of the bus a calf is tied down. The calf is
complacent — staring behind the bus as if
to take in the scenery — like me. But the
pig squeals inside the bag and the man slaps
it to shut it up. Can it breathe? Does it just
wish for the view? Women never ride on top.
Within a week, the 16 girl campers
come to our house in the morning dressed
in skirts and T-shirts. Only one or two
wear bathing suits. Some arrive an hour
early because not everyone observes daylight saving time. Time is a silly concept in
Limon, a small town on the Pacific.
While Jeff, Sharp, Andy and I fill up
water bottles and carry the surfboards outside, several of the girls jump rope. In the
hammock, two cousins drape themselves
over Abby, showing their affection. One of
them has a crush on Elvis, the 17-year-old
Nicaraguan surfer with whom we live.
Rosa, a spunky 12-year-old, climbs down
into the shade of the well, where the air is
cool. The others peer in and watch her.
They have a lot of respect for Rosa. She
has a confidence that draws people to her.
Her grandmother’s house serves the best
breakfast around, and her brothers and
cousins make up the local surf gang.
Professional surfers have started traveling
to Nicaragua to surf at Popoyo. Because of
their influence, there is a growing number
of Nicaraguan surfers. But there are almost
no females in the water. In awe of her
brothers and cousins, Rosa also wants to
learn to surf.
A week before the camp had started, as
Rosa and I played with her pet monkey,
we talked about the camp. I was skeptical
that others would be interested, but she
assured me she would convince her girlfriends. The next day, Jeff, Sharp and I were
hitching a ride to the store to buy instant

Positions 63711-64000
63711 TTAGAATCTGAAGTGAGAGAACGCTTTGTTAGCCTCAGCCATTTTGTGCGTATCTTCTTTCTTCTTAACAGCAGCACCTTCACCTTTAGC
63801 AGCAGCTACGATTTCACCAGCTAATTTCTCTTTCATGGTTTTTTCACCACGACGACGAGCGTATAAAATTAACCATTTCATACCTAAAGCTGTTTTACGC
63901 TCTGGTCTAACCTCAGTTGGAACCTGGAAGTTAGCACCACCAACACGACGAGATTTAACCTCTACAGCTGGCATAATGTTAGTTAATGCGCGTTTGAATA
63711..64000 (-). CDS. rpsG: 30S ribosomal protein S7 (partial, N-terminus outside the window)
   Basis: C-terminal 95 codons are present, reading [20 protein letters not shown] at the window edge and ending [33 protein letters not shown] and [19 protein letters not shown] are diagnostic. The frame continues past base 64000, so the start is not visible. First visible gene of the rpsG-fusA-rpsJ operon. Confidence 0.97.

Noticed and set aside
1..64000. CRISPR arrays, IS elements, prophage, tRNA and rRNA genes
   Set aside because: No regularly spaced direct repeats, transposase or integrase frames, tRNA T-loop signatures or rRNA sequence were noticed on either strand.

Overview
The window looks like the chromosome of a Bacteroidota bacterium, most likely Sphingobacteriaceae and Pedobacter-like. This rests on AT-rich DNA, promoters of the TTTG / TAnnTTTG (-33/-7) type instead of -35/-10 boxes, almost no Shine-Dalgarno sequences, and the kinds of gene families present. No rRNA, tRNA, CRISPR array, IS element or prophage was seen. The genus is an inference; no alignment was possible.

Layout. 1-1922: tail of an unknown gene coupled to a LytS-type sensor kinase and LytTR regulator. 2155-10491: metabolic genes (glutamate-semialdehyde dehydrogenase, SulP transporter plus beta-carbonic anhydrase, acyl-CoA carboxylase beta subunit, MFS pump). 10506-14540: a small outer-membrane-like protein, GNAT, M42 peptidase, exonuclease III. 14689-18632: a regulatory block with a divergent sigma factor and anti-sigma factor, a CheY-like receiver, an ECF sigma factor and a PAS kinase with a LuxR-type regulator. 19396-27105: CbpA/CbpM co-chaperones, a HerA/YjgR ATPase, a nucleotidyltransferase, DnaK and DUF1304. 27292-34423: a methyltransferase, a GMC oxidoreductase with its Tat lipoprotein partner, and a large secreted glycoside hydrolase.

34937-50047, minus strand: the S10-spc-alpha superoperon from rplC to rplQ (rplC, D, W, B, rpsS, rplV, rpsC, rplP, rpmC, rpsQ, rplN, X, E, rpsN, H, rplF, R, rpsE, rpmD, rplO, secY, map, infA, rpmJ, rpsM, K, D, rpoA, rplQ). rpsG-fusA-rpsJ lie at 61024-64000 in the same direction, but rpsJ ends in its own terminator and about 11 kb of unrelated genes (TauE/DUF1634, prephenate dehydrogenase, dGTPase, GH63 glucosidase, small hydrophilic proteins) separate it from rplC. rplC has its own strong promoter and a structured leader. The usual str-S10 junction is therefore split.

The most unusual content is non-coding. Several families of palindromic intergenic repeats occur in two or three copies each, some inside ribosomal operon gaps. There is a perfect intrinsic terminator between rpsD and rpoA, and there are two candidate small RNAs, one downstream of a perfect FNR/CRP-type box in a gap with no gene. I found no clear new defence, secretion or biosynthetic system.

coffee and rice, and Rosa yelled for us to
wait. She ran from her house with a list of
25 signatures scribbled on a piece of pink
Most Nicaraguan women don’t have the
same opportunities I’ve had. In a country
characterized by the machismo culture, male
power and dominance, women often have
been forced to be subservient to their husbands and fathers. Their sphere of power is
restricted to the home and the roles of
child-rearing, cooking and cleaning. The
idea that women are weaker and need male
protection has been ingrained in most Western societies and finally is starting to fall
apart, but such ideologies have left many
women everywhere feeling inadequate and
Surfing has been one of the most important confidence-building tools in my life.
Situated in an element out of my control, I
have to trust that I can handle whatever the
ocean deals me. Waves sometimes slap me in
the face and play with my body like a child
pulling on the legs of a spider — seeing
how far they can stretch before breaking.
But sometimes I catch a wave and we flirt
all the way to the shore and nothing else in
that moment matters.
Surfing is a life philosophy, a therapy.
Most Nicaraguan women
don’t have the same
opportunities that I’ve had.
In a country characterized
by the machismo culture,
male power and
dominance, women have
often been forced to be
subservient to their
husbands and fathers.
Above, Rosa cools
off by floating in the
bottom of a well.
are traveling to
Nicaragua to surf at
Popoyo, and they are
drawing a growing
almost all males.
Rosa, shown mug-ging with her cousin,
has an air of confidence that draws the
respect of her peers,
and she helped show
the author that the
surf camp could be a